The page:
Eddy Choong
Personal information
Birth nameChoong Ewe Beng
CountryMalaya
Malaysia
Born(1931-05-29)29 May 1931
Penang, British Malaya (now Malaysia)
Died27 January 2013(2013-01-27) (aged 81)
George Town, Penang, Malaysia
Height1.62 m (5 ft 4 in)
EventMen's singles, men's and mixed doubles
Eddy Choong
Traditional Chinese莊友明
Simplified Chinese庄友明

Dato' Choong Ewe Beng DSPN (29 May 1931 – 27 January 2013) was a Malaysian badminton player. He was David Choong's brother and they played men's doubles together.

Early life

Choong Ewe Beng, also known as Eddy, was born on May 29, 1931 and was the third son of a wealthy family in Penang. His parents were named Dato' Choong Eng Hai and Datin Ho Guat Im.

Choong first went to primary and secondary school in Penang before moving to England at the turn of the 1950s to study law and medicine. His passion for the sport quickly eclipsed his studies and Eddy later said his studies were “long forgotten”.[1]

In the UK, Eddie was much attracted to the Jim Russell School of racing driving and enrolled, but parental pressure forced him to re-think his priorities. However, his passion for driving took him to other aspects of motor sports, and when back on Penang, he revelled in grass track, hill climbs and karting. He was extremely active in introducing the "Penang Karting Grand Prix" in Georgetown, which attracted karters from all over the Far East.

In 1966, with the All-England men's Singles and Doubles titles being won by Malaysians, an exhibition match was arranged at the Georgetown Chinese Girls' High School, with the pinnacle match being between the then current doubles champions, Ng Boon Bee and Tan Yee Khan, and Tan Aik Huang and Eddie Choong. A wonderful evening.

Career

Measuring at 1.62 metres (5 ft 4 in), Eddy was smaller than most of his European competitors but he made up for the height difference with endless energy and amazing acrobatic jumps that triggered a running gag about Eddy hiding springs in his shoes. Eddy was considered to be one of the first athletes to do a jump smash. His trademark shot was known as the “Airborne Kill”.[2]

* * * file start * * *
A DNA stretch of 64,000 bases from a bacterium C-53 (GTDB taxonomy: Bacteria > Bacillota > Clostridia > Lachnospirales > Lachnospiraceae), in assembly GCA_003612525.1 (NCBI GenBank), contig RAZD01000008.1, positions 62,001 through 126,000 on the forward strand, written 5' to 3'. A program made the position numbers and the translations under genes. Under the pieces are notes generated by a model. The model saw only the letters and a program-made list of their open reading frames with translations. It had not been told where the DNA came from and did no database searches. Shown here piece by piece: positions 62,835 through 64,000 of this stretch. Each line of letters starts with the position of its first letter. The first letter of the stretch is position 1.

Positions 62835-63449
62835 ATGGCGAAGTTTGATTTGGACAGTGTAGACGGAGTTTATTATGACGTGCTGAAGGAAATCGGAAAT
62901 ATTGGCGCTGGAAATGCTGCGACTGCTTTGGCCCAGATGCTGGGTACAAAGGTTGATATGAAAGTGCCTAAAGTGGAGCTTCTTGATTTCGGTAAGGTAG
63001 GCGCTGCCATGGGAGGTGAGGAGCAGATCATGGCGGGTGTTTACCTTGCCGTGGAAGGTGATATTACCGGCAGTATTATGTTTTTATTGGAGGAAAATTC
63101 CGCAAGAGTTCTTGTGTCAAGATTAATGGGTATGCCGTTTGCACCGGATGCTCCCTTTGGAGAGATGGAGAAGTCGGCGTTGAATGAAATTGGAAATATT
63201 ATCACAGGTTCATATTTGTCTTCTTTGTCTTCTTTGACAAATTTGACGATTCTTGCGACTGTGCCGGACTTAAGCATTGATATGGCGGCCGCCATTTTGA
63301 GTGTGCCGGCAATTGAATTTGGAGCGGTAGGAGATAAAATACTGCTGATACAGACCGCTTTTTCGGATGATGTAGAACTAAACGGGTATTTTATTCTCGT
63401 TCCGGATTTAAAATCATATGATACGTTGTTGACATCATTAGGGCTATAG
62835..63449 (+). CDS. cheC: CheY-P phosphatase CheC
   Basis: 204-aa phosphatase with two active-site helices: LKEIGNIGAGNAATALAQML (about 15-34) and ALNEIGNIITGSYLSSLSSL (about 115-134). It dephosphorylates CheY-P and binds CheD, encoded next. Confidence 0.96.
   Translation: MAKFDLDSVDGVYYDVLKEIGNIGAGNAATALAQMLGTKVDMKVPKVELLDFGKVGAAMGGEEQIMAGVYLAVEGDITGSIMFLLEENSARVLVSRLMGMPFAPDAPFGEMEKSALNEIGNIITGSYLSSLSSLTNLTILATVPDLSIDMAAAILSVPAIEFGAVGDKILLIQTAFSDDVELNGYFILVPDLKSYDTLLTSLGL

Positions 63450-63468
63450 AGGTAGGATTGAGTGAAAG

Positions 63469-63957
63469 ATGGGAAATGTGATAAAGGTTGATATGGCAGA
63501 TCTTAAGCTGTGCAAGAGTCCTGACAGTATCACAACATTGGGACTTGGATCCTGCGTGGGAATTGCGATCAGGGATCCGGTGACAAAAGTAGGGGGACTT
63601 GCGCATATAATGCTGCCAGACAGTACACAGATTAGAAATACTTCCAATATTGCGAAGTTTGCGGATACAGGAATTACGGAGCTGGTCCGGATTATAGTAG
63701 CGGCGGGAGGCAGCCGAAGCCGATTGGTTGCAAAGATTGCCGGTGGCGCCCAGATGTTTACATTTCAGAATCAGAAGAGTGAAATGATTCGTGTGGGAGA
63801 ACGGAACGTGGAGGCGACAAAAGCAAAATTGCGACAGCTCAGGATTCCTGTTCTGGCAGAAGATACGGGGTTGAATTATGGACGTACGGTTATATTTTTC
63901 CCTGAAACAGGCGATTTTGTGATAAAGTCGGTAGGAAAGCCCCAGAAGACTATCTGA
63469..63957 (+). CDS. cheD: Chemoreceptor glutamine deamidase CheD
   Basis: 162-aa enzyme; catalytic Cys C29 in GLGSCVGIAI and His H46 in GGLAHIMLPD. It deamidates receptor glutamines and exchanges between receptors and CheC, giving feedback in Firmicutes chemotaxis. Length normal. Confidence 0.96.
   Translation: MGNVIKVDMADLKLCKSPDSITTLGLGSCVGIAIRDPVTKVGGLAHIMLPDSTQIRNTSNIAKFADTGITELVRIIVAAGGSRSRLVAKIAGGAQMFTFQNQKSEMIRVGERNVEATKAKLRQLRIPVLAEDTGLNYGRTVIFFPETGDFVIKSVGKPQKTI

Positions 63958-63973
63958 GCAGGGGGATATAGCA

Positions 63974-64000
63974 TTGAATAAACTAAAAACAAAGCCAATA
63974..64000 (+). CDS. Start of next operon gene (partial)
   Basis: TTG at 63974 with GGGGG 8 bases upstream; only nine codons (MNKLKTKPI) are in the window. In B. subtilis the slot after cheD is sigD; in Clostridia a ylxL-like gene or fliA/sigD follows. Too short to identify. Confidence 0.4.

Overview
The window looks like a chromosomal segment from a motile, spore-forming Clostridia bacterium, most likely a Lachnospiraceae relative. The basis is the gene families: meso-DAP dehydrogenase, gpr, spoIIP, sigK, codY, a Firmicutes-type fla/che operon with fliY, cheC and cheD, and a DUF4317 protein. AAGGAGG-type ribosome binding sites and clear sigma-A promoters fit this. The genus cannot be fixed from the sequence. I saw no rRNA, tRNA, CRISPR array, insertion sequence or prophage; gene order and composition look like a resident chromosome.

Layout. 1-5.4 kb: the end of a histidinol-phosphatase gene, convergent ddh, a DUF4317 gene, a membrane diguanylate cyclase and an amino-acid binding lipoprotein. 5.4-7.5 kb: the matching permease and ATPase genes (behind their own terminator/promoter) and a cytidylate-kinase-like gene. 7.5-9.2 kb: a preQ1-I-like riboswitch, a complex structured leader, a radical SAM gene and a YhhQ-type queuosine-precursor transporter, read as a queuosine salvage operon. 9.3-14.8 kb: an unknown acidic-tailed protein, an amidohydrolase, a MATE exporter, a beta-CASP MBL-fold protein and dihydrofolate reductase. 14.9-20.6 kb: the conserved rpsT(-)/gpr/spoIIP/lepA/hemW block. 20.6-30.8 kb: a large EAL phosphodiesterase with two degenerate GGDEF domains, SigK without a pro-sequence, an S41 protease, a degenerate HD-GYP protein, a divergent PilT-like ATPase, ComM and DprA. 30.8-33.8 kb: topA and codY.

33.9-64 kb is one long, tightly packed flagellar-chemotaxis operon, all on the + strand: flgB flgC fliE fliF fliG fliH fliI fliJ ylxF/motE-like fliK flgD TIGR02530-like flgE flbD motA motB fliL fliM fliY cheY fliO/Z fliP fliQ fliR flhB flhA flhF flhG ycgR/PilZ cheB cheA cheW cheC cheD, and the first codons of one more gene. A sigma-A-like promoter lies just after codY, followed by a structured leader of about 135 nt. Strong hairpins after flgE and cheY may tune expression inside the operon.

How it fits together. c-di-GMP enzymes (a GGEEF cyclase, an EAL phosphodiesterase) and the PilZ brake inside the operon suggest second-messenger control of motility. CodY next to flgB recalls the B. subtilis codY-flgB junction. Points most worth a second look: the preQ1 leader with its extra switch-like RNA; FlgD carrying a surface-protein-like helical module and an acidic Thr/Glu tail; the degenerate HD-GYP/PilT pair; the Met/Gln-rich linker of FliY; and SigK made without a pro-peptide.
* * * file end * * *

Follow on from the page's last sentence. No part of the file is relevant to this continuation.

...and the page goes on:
He won hundreds of regional titles and over 65 international titles in all three disciplines from 1949 to 1966. Eddy won many of these titles partnering his brother, David Choong, and his cousin, Amy Choong. Thirty of his international titles were gained from 1951 to 1953.[2]

Choong won the men's singles at the All England Open Badminton Championships four times between 1953 and 1957 when it was considered the unofficial world championship of the sport. He also reached the All-England singles final in 1952 and 1955 and won the men's doubles with his brother in 1951, 1952, and 1953.[3] He was a member of the 1955 Malayan Thomas Cup (men's international) team which retained the world team championship, and the 1958 team which surrendered the title to Indonesia[4]

Racial issues

Eddy was also a strong promoter of racial equality. Partially due to bad experiences during his childhood, Eddy was sensitive to racial issues. Eddy saw his performances in badminton as a way of showing that all races can be equally good at sport.[2]

At the 1956 All England, he refused to attend the traditional celebration dinner because he felt the organisers treated him unfairly due to racial discrimination. On another occasion, Jørn Skaarup of Denmark gave away a match to Choong in which he felt the Malaysian was treated unfairly. Skaarup earned Choong's respect and friendship with his fair play.[2]

Achievements

Rank Event Date Tournament
Open Championships
1 Men's singles
Men's doubles
Mixed doubles